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GOP Should Use Trump, Not Abuse Trump

Maybe it's because I'm a latecomer to Republicanism, having first pulled the R lever in 2003 for Arnold Schwarzenegger in the California recall election, but I'm confused.  I thought one of the first duties, if not the first duty, of a political party was to win.  If you don't win, everything else, every policy, every theory, every idea, is air.

That was until I joined the GOP.  I had read about the Spanish Inquisition and the Black Death, but now  I know what real bloodletting is about.  The attacks on Donald Trump by his fellow Republicans have been, to put it bluntly, waaaay out of proportion.  If -- as Trump himself said in his press conference Tuesday after winning handily in Mississippi and Michigan -- Mitt Romney had attacked Obama with half the vitriol he has attacked Donald Trump with, Romney would be president today.

And then there's the conservative punditocracy, so many of whom seem to be suffering from Trump Derangement Syndrome -- or perhaps it's Trump Envy (for which I wouldn't blame them).

But I ask -- as someone who would gladly vote for any Republican candidate still running and probably any of the thirteen who dropped out -- what exactly do they find so terrible about Donald Trump? Yes, Lord knows, he can be embarrassing (though I suspect we will be seeing less of that) and maybe he isn't the most conservative of conservatives (wasn't John Roberts supposed to be that?), but he is clearly one of the more politically shrewd candidates to come along in a while -- and not just for a non-politician.  Just the way he is turning post-primary victory speeches into quasi-press conferences, monopolizing the media, reinvents the game. And he is expanding the Republican vote.

What most surprises me, however, is the approach taken to Trump by his enemies, those known under the rubric #NeverTrump and those better heeled who have blown millions on nauseating and evidently useless attack ads painting Donald as Mussolini with a bad haircut. For a group of smart people, in some cases very smart, they seem to have skipped Psychology 101 in college, making them curiously oblivious to the blowback from their assaults. Or maybe, more simply, they have forgotten what we all learned  in the school yard in the second grade -- if you can't lick em, join 'em. (Personally, I find it hard to resist someone who finally spoke a truth at that press conference that the media seems deliberately to have ignored all year: "I don't think there is such a thing as an establishment."  There isn't -- and who would want one?)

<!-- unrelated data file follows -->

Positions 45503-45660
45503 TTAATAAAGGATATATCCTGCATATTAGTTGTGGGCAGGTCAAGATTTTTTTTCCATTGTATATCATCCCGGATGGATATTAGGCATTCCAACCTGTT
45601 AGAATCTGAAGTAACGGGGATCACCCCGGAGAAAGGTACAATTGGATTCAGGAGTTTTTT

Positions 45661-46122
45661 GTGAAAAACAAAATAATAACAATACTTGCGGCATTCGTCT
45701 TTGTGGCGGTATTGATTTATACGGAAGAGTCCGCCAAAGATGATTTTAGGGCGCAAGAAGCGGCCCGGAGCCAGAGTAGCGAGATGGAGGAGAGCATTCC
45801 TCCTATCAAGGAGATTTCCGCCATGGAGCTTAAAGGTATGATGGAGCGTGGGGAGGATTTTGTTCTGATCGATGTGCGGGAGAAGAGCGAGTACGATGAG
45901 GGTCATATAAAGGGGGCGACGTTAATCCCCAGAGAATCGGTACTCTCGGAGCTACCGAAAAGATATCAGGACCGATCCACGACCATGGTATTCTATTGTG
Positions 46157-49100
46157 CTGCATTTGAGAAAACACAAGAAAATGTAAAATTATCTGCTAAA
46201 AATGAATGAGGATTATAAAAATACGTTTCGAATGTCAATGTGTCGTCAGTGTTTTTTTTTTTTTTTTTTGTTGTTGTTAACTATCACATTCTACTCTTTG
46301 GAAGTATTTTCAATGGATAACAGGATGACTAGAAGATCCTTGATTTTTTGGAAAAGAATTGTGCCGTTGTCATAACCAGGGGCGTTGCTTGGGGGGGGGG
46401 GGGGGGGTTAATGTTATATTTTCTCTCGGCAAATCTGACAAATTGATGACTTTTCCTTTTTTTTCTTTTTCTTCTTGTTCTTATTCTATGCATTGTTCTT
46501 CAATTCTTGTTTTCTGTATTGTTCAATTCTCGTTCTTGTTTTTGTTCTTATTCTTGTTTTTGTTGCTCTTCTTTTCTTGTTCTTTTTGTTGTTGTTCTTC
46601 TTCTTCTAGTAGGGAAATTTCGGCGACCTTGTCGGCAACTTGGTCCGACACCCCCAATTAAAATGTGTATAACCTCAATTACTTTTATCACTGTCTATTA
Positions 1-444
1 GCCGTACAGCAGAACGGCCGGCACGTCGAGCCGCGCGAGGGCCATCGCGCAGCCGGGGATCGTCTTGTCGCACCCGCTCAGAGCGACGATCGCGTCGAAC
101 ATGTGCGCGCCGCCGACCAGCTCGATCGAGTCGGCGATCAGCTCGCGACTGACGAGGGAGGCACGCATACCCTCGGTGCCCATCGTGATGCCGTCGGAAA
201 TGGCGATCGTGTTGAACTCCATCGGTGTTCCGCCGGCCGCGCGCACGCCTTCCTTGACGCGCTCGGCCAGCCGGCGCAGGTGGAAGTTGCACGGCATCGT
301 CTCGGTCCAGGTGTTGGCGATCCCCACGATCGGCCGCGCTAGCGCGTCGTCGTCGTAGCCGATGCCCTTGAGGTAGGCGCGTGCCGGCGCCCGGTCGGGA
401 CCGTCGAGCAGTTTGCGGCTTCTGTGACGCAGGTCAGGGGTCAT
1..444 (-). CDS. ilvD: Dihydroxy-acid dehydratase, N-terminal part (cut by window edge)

The best approach to someone like Trump, who is at heart a business pragmatist without rigid  ideological convictions (convictions that would make it extremely difficult for a businessman to function), is to love him to death. That way you bring him over to your side, politically and ideologically.  It should be obvious, like Willy Loman, Donald only wants to be "well-liked." He doesn't even make a secret of it. He wants to make a deal and fairly invites co-optation.

Trump himself, in that press conference or whatever you want to call it (press-infomercial?), extended an olive branch of sorts to his opposition in the Republican Party at large.  They should take him up on it -- at the same time urging him to reciprocate and keep it up on his end.  Start a mutual admiration society.

Now I realize Ted Cruz, victor in Idaho, is still in the game -- quite legitimately.  And, as I have noted, I would pleased to vote for him if he wins.  But the Trump Derangement Syndrome has got to go. Ix-nay on the anger-ay.  We are headed to an epochal  general election and November is closer than it seems. Close your eyes and it's here. The time to start dialing down the internecine warfare is now. After all, Trump won Hawaii.

Roger L. Simon is an award-winning novelist, Academy Award-nominated screenwriter and co-founder of Pj Media.  His next book - I Know Best: How Moral Narcissism Is Destroying Our Republic, If It Hasn't Already - will be published by Encounter Books in June 2016.